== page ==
Court action looms over OA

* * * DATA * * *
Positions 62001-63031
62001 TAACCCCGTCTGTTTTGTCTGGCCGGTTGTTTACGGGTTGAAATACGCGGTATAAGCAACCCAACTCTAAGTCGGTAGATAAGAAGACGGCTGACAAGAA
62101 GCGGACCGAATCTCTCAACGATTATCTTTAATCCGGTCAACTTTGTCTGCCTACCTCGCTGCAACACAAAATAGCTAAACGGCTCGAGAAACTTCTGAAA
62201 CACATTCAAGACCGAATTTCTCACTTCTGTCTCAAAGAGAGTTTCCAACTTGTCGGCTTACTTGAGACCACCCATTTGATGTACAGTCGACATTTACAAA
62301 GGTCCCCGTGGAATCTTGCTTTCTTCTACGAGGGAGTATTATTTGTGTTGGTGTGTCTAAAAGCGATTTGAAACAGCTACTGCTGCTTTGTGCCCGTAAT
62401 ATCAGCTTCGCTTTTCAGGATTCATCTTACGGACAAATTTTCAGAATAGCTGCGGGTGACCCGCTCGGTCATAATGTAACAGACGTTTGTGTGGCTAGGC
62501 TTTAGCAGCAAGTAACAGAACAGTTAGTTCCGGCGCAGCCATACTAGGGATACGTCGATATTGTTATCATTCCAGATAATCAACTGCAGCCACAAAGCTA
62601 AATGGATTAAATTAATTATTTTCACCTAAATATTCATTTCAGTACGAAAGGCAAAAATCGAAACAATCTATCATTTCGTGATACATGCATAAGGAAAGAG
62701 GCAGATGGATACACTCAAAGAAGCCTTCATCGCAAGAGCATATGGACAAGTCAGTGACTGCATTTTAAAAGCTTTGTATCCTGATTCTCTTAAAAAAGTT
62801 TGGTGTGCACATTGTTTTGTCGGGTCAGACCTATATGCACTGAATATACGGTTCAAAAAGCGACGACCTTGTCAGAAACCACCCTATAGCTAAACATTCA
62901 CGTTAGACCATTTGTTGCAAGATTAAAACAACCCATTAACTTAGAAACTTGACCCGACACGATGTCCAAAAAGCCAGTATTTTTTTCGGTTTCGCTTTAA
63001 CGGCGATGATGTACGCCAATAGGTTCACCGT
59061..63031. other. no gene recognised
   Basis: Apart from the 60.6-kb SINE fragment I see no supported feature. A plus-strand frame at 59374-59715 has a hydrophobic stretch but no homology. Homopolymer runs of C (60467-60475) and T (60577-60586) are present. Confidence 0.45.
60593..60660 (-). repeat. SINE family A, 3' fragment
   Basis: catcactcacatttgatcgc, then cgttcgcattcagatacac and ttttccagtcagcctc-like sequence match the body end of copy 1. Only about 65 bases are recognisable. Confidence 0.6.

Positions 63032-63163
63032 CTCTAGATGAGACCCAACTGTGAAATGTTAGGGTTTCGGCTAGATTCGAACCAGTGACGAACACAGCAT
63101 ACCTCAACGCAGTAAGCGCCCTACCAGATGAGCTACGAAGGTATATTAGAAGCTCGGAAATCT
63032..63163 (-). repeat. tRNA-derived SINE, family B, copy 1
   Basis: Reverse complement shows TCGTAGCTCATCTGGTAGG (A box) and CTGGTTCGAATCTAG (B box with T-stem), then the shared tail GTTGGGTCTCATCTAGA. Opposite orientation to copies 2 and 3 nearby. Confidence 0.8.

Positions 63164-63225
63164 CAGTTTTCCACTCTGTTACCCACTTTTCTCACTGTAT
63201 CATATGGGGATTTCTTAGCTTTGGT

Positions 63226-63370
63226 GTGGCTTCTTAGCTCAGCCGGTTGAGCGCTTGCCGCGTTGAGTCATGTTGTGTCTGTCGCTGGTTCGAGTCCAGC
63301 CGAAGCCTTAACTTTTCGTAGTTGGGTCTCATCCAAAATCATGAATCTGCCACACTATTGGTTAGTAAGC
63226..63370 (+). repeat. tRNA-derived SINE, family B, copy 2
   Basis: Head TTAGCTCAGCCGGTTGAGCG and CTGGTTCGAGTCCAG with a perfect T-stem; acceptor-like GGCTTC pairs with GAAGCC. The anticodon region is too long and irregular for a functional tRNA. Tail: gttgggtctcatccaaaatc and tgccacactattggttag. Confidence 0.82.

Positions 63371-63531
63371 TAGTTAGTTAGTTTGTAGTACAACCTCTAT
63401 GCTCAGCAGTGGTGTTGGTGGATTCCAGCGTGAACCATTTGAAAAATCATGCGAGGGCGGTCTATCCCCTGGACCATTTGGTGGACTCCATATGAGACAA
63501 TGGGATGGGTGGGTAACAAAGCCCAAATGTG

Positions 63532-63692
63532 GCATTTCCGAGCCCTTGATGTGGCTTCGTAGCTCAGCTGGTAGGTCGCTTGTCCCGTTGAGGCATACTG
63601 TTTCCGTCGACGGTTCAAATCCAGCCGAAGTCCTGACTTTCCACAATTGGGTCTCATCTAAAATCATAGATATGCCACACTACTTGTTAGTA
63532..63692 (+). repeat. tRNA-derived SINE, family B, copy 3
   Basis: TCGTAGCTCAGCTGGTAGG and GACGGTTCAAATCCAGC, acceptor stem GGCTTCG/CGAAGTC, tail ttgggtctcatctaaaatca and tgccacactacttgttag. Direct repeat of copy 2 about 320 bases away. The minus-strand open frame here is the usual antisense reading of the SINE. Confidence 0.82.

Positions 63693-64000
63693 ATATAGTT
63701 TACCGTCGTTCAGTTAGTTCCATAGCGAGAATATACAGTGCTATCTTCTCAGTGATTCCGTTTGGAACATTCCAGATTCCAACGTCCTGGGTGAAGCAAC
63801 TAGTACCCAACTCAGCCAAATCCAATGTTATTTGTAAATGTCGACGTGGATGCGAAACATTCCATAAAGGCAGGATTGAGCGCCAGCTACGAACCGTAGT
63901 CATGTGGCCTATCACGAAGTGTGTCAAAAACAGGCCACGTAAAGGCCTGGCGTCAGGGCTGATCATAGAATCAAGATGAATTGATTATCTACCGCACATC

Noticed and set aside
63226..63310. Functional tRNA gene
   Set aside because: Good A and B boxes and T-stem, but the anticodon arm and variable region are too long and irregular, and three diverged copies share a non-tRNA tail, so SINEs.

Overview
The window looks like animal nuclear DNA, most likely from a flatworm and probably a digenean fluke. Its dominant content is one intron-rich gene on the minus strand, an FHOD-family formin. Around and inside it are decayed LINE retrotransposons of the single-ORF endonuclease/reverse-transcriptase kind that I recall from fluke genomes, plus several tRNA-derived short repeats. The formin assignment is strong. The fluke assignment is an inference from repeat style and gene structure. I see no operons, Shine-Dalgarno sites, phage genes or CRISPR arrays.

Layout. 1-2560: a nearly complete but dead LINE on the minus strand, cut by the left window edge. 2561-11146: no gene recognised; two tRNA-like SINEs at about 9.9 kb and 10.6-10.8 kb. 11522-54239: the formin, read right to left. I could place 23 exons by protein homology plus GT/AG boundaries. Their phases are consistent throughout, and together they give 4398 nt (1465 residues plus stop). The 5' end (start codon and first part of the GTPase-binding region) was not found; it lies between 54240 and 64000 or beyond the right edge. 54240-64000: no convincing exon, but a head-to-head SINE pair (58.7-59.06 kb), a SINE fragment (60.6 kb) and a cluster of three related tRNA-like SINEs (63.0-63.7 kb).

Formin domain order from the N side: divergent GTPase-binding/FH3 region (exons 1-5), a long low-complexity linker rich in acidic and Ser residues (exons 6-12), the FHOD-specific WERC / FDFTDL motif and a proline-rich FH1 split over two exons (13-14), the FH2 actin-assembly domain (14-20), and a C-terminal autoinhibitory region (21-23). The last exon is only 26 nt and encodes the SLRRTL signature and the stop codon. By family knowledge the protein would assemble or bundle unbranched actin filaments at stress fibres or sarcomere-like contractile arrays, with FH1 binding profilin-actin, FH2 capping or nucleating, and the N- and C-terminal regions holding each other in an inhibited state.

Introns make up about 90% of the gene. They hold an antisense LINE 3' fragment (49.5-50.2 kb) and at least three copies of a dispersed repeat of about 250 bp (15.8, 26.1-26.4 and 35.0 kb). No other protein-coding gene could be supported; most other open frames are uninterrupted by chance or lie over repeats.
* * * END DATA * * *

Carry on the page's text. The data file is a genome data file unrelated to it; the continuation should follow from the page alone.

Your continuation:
BRUSSELS (Reuters) – The European Commission said yesterday it will take Greece to court for refusing to recover 194 million euros of illegal state aid from Olympic Airways (OA). Greece, which has been trying for the past four years to to sell off its flag carrier, has said the European Union’s executive arm miscalculated, and has vowed to fight back in the Greek and European courts. «The fact that the Greek government does not have any intention to comply will drive us to bring the case to the (European) Court of Justice as soon as possible,» said Gilles Gantelet, spokesman for EU Transport Commissioner Loyola de Palacio. In late 2001, Belgium’s Sabena become the first EU flag carrier to go bust when the government was barred from propping it up. A formal decision to go to court over Olympic has not yet been made. This would need the endorsement of the full college of the 20 EU commissioners of any recommendation by de Palacio. The Commission decreed last December that Olympic would have to pay back the aid, as it broke tough EU rules banning most forms of state support to airlines. Greece said on Sunday it would not comply and would only seek 41 million euros from the state-owned carrier, claiming the Commission had overestimated the amount of unfair aid. The Greek Transport Ministry has said the amounts had been exaggerated by the Commission and the press, and claimed certain interested parties were trying to close down the flag carrier. Under EU rules aimed at creating a more competitive market, governments can no longer bail out airlines. They can only make investments that might feasibly be provided by a prudent private investor. Greece’s most recent attempt to privatize the airline collapsed earlier this month.